When you think about buying a house, you think about the plentiful cabinet space you hope to find in the kitchen, or ample bedroom size. You probably aren't thinking about the home appraisal.
If you're selling a home, you're probably daydreaming about the home you plan on moving into next. You're probably wondering how much you can sell your home for, too.
But whether you're selling or buying, you probably aren't thinking much about the home appraisal process. It isn't one of the most glamorous parts of buying or selling a home, and yet if home appraisals disappeared tomorrow, the real estate market would come crashing down.
So if you're about to buy or sell a home and know little about appraisals, it's time to change that.
What are they? A home appraisal is a very educated guess as to how much your property is worth.
Why are home appraisals important? No credible financial institution will lend you money for a house without an appraisal.
"The appraisal lets a bank or lender know what the loan collateral will sell for in a worst-case scenario," says Bart Jackson, an appraiser in Charleston, South Carolina, who is also a real estate agent with Charleston Preferred Properties, a residential real estate brokerage firm.
In other words, to go with an extreme example, the bank doesn't want to be stuck with a home they lent the borrower a million dollars for but can only sell for $100,000 because that's all it is worth. The homebuyer shouldn't want that either, of course.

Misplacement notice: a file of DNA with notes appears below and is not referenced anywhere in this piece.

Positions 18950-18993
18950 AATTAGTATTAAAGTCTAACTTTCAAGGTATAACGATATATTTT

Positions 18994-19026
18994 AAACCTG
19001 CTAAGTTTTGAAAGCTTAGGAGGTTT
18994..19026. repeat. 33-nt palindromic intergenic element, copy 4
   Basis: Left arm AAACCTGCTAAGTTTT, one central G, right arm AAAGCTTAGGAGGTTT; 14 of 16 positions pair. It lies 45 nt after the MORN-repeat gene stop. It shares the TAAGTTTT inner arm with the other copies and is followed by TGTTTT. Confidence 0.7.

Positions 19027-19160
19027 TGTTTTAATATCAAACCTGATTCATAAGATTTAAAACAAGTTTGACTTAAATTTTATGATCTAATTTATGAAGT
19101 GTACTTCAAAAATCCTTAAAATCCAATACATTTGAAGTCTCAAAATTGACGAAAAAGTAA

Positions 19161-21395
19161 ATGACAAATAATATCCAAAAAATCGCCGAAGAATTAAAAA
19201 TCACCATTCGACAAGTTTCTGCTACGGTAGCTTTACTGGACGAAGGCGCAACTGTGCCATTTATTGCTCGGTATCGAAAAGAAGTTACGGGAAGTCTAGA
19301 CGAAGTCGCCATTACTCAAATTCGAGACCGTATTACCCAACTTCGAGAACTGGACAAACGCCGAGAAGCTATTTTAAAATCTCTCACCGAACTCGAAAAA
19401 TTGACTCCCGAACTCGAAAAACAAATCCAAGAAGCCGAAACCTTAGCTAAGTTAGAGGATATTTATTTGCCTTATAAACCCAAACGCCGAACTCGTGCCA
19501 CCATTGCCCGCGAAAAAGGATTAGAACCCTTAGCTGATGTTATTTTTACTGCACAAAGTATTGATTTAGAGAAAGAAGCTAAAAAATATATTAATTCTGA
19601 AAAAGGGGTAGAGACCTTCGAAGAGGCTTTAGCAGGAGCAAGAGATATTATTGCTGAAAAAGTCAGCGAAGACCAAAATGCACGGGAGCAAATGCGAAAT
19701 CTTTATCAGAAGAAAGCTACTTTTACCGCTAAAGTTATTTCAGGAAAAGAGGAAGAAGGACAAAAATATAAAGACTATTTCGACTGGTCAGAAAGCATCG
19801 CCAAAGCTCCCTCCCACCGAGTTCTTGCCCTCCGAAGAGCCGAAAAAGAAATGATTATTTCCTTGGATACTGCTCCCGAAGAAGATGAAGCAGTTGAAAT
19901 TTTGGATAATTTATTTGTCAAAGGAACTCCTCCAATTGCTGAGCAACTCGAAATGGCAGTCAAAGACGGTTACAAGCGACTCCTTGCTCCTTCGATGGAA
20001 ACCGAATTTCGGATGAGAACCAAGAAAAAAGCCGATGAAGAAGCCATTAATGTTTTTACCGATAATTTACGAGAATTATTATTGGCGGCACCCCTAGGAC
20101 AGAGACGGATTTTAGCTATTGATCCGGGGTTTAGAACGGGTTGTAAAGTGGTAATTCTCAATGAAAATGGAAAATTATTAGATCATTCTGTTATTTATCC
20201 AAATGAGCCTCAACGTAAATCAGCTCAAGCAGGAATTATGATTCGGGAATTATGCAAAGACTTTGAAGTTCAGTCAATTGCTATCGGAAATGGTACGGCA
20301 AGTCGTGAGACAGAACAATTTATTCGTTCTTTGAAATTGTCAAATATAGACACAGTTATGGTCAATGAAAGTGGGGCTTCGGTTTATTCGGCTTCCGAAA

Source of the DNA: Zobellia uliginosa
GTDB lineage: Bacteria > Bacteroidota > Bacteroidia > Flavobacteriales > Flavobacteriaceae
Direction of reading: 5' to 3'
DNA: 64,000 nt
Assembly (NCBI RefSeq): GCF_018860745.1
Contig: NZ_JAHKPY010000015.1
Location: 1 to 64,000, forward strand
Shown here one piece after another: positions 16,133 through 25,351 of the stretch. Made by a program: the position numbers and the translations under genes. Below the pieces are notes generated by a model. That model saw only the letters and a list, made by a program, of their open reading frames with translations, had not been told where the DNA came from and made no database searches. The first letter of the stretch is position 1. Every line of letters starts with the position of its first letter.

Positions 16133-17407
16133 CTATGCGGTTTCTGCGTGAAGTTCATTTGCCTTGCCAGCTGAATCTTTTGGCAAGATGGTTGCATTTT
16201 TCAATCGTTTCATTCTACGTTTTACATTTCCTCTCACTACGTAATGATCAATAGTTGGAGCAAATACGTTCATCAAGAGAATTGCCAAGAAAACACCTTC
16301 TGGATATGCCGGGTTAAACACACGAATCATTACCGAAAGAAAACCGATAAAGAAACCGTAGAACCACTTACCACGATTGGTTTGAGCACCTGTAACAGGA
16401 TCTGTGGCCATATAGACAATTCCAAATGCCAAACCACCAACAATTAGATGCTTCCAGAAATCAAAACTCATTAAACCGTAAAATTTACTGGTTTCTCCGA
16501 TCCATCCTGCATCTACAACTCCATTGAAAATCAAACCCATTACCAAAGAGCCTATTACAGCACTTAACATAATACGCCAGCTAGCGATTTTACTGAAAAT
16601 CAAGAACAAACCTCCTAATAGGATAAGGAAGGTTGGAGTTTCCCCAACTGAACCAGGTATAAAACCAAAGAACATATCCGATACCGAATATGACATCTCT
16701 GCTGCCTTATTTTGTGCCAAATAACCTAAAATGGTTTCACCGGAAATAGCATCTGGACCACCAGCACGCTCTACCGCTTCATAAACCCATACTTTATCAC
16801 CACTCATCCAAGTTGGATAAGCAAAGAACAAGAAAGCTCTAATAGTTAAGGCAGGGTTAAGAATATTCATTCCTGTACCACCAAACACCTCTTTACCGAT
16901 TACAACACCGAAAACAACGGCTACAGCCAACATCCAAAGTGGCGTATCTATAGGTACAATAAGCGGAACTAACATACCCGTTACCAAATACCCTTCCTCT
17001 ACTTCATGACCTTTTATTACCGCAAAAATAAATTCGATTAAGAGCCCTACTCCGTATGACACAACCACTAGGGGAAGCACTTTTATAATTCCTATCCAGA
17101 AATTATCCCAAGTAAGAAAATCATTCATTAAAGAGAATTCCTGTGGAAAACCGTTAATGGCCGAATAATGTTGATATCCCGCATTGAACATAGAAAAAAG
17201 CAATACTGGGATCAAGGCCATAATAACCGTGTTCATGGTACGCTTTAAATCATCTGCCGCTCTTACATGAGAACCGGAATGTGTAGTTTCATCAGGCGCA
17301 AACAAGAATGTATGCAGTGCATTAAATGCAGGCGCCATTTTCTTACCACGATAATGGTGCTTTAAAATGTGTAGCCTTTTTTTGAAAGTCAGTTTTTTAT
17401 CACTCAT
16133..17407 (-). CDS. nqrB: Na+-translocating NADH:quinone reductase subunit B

So appraisals exist for good reason, but what can make them a tense time for all parties is that they're conducted after you've negotiated a price, agreed to buy or sell the house and signed the contract. So it's in everyone's best interest that the appraisal is close to the price that both seller and buyer have agreed on.
That said, if it turns out you're about to buy a house for a wildly inflated price, that doesn't necessarily mean you're obligated to buy the house. But if you aren't careful, it could mean just that.
The sales-and-purchase agreement should address the possibility that your appraisal comes in below the purchase price, and allow you to terminate the contract or renegotiate the price, says Robert Pellegrini, a real estate attorney based in Bridgewater, Massachusetts.
"If not, you could be obligated to cover the difference for a lowball appraisal, and that could mean you're on the hook for thousands," Pellegrini says.
Who pays for the home appraisal? Usually, it's the seller who pays for it at closing, which can be as high as several hundred dollars. The national average cost for a property appraiser is $309, according to data compiled by HomeAdvisor.com.
How do home appraisals differ from home inspections? The two often get confused, but they aren't the same thing. Both an appraiser and inspector will walk around the house and take a good look at it (usually, the inspector comes first), but they're each at the house for different reasons. The appraiser is looking at the value of the home; the inspector is looking for any defects with the home that may cause you financial grief later.
Of course, if the appraiser notices a problem, she won't ignore it. If the appraiser spots a leaky sink or some loose wiring, she may request an inspection, says Staci Titsworth, regional manager for PNC Mortgage in Pittsburgh.